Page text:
assess the what would have occurred in the absence of the merger
                 Testing key hypotheses
Is the change in production costs endogenous?
Survey of market players to find out if cost-change affected whole market
Estimate and compare price-cost margins of the merging firms and their
competitors by means of a structural model
Compare change in costs of the merging firms to those of control group
Is the change in the degree of competition endogenous?
Survey the market players to find out about major structural changes
Event study on market players’ stock prices
Is the shift in the demand curve endogenous?
Compare post-merger prices and sales of merging parties and competitors
Build a structural model with pre-merger supply and post-merger demand
data to compare estimated output with actual one
Survey market players to find out about changes in demand patterns and
quality of products                                                  9
    The appropriateness of a prohibition - 1

The actual evolution of the market is much less informative when
dealing with a prohibition, because it does not help in forming a prima
facie hypothesis that can be tested.

The approach proposed to assess the appropriateness of a clearance
is based on a series of tests aimed at understanding whether there is a
causal relationship between 2 events:
•    the actual evolution of the market; and
•    the actual merger.

This method cannot be applied for a prohibition because the second
event has not happened and, therefore, there is no actual causal link
that can be tested.
    The appropriateness of a prohibition - 2
If the decision is a prohibition it is only possible to define a potential
causal relationship between the (potential) merger and its (potential)
effects on the market and test it.
This problem is actually identical to the problem a competition authority
faces when it tries to predict the effects of a future merger.
All the techniques that are used in the ex-ante assessment of mergers
could be employed in this case, but lack of data can be a problem.
An alternative option is to rely on the expectation that some informed
market players formed on how the market would have evolved had the
proposed merger happened, which can be solicited through a
questionnaire or can be inferred from their actual market behaviour.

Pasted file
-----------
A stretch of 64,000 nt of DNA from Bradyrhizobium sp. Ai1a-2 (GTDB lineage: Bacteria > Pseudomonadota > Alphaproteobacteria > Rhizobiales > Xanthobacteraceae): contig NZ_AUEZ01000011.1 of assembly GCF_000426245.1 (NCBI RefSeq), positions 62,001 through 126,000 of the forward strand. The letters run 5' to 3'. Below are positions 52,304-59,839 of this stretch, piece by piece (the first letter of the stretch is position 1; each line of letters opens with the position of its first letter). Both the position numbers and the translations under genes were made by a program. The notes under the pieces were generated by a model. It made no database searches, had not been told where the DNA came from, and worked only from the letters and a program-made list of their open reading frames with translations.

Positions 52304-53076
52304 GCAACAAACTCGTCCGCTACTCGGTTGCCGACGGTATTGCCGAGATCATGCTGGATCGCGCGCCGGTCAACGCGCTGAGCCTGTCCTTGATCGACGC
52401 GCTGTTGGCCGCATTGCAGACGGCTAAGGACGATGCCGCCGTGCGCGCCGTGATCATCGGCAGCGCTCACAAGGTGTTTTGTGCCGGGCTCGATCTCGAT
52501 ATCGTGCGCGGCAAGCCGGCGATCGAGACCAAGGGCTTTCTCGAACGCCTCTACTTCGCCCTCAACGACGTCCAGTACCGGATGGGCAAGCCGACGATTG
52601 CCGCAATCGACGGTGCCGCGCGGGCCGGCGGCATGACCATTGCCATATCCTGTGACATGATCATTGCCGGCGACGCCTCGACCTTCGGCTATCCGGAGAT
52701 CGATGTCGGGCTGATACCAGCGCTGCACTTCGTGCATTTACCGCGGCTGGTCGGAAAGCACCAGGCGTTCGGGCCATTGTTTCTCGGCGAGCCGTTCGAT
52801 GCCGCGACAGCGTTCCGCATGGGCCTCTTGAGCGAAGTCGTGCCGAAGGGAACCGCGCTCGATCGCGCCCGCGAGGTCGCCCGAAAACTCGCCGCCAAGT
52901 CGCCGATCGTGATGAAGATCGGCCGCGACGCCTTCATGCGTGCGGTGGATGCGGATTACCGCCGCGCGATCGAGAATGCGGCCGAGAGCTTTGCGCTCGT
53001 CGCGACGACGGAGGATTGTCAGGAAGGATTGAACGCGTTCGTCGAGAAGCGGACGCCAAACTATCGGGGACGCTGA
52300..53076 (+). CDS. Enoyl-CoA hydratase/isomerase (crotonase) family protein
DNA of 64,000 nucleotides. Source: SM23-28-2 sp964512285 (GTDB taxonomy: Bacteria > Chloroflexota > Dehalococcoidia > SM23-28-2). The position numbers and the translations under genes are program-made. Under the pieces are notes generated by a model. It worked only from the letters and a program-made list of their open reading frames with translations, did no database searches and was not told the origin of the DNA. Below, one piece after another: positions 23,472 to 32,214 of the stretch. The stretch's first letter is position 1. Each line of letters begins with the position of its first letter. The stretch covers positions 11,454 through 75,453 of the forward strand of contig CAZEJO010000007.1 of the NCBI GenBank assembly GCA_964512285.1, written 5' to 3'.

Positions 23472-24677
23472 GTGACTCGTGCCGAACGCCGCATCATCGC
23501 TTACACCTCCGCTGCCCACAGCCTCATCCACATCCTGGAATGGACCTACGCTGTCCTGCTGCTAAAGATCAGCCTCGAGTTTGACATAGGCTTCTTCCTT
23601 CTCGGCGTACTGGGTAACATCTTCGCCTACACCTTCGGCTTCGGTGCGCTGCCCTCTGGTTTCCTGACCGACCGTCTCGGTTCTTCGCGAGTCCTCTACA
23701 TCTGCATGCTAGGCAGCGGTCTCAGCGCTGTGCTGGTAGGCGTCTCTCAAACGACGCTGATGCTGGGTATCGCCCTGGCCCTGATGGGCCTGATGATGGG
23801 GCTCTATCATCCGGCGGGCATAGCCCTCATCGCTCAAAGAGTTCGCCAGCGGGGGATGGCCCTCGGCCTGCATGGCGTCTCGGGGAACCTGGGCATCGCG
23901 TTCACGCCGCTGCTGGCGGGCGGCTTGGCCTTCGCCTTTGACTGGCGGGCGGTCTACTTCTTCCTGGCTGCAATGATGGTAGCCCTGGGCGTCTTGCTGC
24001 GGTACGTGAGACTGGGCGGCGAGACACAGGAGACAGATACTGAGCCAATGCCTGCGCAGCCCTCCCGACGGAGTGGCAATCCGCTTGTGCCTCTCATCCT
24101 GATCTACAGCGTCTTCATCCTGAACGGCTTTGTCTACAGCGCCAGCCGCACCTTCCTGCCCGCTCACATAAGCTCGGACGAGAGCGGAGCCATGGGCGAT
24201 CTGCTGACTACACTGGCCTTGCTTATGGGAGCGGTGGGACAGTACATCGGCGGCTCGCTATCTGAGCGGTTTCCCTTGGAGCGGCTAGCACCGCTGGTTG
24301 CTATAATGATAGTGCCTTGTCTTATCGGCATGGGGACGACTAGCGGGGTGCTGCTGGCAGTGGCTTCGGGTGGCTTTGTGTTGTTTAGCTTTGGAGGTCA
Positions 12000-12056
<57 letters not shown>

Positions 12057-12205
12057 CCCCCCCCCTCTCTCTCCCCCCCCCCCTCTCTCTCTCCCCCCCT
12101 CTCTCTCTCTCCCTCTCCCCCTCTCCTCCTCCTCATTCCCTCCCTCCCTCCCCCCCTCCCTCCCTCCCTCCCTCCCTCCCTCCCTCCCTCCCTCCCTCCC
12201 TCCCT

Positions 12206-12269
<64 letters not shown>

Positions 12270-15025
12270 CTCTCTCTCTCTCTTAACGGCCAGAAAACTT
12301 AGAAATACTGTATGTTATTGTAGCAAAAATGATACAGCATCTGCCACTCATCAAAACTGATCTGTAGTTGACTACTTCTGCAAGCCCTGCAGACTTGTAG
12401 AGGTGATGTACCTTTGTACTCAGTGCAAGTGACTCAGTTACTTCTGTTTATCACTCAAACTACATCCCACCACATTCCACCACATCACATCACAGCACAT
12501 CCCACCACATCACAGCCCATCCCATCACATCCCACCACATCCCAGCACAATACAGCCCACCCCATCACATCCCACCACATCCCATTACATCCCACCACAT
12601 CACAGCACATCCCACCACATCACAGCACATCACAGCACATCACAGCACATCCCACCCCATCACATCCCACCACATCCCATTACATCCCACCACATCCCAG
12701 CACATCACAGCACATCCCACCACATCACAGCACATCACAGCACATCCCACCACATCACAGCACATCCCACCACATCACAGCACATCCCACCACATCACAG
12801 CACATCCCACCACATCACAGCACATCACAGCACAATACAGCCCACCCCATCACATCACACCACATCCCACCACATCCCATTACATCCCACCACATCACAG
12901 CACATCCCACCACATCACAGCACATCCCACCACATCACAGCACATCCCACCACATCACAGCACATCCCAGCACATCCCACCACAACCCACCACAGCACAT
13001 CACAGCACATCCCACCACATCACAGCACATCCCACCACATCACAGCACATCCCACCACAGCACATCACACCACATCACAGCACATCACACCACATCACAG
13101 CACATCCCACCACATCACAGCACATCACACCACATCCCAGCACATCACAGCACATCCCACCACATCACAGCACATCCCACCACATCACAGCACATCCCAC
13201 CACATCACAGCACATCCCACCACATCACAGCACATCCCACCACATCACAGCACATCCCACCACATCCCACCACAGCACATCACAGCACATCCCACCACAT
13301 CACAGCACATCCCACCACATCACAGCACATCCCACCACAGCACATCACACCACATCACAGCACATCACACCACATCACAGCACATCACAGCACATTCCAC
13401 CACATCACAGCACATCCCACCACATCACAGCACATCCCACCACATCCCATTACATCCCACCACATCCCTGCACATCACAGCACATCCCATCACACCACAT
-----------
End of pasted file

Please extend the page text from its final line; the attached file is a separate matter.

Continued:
Techniques that can be used to assess a
 prohibition (when no remedies proposed)
   Survey       Can always be used      Relies on the expectations of
                                        well informed market players
Event studies   Can be used if firms     Relies on the expectation
                are quoted on stock    formed by stock market when
                      market              merger was announced
 Structural      Can be used if all    Simulates effects of the merger
  models         necessary data is     using ex-ante supply data and
                     available             ex-post demand data
 Evaluation      Can be used only      Derives conclusions from effect
  methods        when valid control    of a merger in a similar market
                market can be found
 Techniques that can be used to assess a
prohibition (when remedies were proposed)
 Survey        Can always be used,      Relies on the expectations of
             but the more hypothetic    well informed market players
              the scenario the more
              biased the responses
  Event      Can be used if firms are     Relies on the expectation
 studies     quoted on stock market     formed by stock market when
                                           remedies were proposed
Structural     Can be used if all          Simulates effects of the
 models        necessary data is         merger using ex-ante supply
                available and if        data and ex-post demand data
             remedies are structural
               and easy to model
                  Empirical techniques

The following empirical techniques can be used in the ex-post
•   structural models and simulations
•   evaluation methods
•   event studies
•   surveys

These techniques are not mutually exclusive and the best approach